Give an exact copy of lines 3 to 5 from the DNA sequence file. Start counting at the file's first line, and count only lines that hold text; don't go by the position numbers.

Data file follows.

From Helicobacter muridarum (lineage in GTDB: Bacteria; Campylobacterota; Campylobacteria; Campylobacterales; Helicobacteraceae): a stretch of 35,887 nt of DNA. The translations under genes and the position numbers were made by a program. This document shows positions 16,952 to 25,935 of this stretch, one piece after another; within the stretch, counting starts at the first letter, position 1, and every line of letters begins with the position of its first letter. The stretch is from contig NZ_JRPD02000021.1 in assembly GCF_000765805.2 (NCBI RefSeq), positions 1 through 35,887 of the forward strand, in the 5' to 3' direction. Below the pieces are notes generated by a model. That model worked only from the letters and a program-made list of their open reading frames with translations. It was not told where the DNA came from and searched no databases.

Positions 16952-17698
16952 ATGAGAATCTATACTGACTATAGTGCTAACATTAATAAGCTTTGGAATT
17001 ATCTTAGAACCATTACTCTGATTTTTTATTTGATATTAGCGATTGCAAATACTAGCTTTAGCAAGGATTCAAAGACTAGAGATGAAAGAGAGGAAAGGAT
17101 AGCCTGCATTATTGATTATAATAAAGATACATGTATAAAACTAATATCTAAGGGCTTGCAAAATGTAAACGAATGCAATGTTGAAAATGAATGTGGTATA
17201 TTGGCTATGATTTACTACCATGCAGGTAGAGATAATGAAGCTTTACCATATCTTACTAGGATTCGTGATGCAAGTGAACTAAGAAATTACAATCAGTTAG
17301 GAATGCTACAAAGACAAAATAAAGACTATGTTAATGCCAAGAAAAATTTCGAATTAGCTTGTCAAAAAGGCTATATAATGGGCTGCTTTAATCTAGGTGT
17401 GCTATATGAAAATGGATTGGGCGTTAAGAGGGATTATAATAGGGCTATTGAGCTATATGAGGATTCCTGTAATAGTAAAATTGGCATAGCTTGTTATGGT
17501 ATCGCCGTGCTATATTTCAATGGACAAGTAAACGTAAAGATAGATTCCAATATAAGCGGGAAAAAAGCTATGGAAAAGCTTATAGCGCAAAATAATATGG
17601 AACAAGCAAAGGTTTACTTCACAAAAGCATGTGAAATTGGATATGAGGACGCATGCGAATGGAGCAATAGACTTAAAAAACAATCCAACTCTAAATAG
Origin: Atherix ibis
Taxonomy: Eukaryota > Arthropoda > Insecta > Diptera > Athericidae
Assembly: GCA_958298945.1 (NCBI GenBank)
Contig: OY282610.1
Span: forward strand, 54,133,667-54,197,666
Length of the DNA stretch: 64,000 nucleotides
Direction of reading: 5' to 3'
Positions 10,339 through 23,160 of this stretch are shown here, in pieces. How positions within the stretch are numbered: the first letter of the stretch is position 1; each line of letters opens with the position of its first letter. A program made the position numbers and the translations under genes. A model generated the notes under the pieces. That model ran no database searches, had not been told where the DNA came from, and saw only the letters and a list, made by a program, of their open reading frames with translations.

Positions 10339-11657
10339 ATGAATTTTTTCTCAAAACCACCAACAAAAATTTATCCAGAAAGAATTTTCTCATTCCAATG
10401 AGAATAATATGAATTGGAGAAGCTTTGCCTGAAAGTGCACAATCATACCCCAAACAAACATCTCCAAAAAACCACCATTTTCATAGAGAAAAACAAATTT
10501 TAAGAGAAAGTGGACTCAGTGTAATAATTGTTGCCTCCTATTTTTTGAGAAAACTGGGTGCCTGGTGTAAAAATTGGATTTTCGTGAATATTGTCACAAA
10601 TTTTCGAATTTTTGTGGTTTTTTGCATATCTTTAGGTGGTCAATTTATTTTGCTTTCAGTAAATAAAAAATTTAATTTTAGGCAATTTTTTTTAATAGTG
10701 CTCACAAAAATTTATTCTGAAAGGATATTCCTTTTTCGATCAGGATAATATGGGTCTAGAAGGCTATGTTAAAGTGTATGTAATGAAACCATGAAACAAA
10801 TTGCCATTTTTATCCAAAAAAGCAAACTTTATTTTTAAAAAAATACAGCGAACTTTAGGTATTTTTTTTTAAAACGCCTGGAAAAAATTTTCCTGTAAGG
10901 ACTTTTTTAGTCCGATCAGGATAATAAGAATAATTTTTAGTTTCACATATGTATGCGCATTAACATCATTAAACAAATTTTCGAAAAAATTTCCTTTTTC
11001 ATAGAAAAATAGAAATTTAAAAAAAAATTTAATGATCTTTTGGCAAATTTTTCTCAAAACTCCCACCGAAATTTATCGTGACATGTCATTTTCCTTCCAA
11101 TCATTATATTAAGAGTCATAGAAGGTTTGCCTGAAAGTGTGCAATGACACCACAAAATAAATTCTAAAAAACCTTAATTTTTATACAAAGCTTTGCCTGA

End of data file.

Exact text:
16952 ATGAGAATCTATACTGACTATAGTGCTAACATTAATAAGCTTTGGAATT
17001 ATCTTAGAACCATTACTCTGATTTTTTATTTGATATTAGCGATTGCAAATACTAGCTTTAGCAAGGATTCAAAGACTAGAGATGAAAGAGAGGAAAGGAT
17101 AGCCTGCATTATTGATTATAATAAAGATACATGTATAAAACTAATATCTAAGGGCTTGCAAAATGTAAACGAATGCAATGTTGAAAATGAATGTGGTATA